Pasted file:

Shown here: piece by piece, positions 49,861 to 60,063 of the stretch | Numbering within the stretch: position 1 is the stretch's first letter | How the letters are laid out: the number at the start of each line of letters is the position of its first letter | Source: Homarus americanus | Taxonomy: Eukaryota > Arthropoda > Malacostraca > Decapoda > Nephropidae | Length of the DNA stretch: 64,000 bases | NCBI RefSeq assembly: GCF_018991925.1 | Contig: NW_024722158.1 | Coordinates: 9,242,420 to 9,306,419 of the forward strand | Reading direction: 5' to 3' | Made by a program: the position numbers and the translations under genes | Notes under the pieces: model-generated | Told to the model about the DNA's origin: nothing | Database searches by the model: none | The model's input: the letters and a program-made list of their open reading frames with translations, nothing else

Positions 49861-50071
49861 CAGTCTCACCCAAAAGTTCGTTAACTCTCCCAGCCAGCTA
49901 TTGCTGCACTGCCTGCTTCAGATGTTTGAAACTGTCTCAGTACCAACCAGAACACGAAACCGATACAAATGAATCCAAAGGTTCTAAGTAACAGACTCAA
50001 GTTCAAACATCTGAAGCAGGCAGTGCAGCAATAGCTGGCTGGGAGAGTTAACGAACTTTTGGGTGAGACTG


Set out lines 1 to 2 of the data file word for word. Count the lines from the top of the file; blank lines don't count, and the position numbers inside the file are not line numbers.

Shown here: piece by piece, positions 49,861 to 60,063 of the stretch | Numbering within the stretch: position 1 is the stretch's first letter | How the letters are laid out: the number at the start of each line of letters is the position of its first letter | Source: Homarus americanus | Taxonomy: Eukaryota > Arthropoda > Malacostraca > Decapoda > Nephropidae | Length of the DNA stretch: 64,000 bases | NCBI RefSeq assembly: GCF_018991925.1 | Contig: NW_024722158.1 | Coordinates: 9,242,420 to 9,306,419 of the forward strand | Reading direction: 5' to 3' | Made by a program: the position numbers and the translations under genes | Notes under the pieces: model-generated | Told to the model about the DNA's origin: nothing | Database searches by the model: none | The model's input: the letters and a program-made list of their open reading frames with translations, nothing else

Positions 49861-50071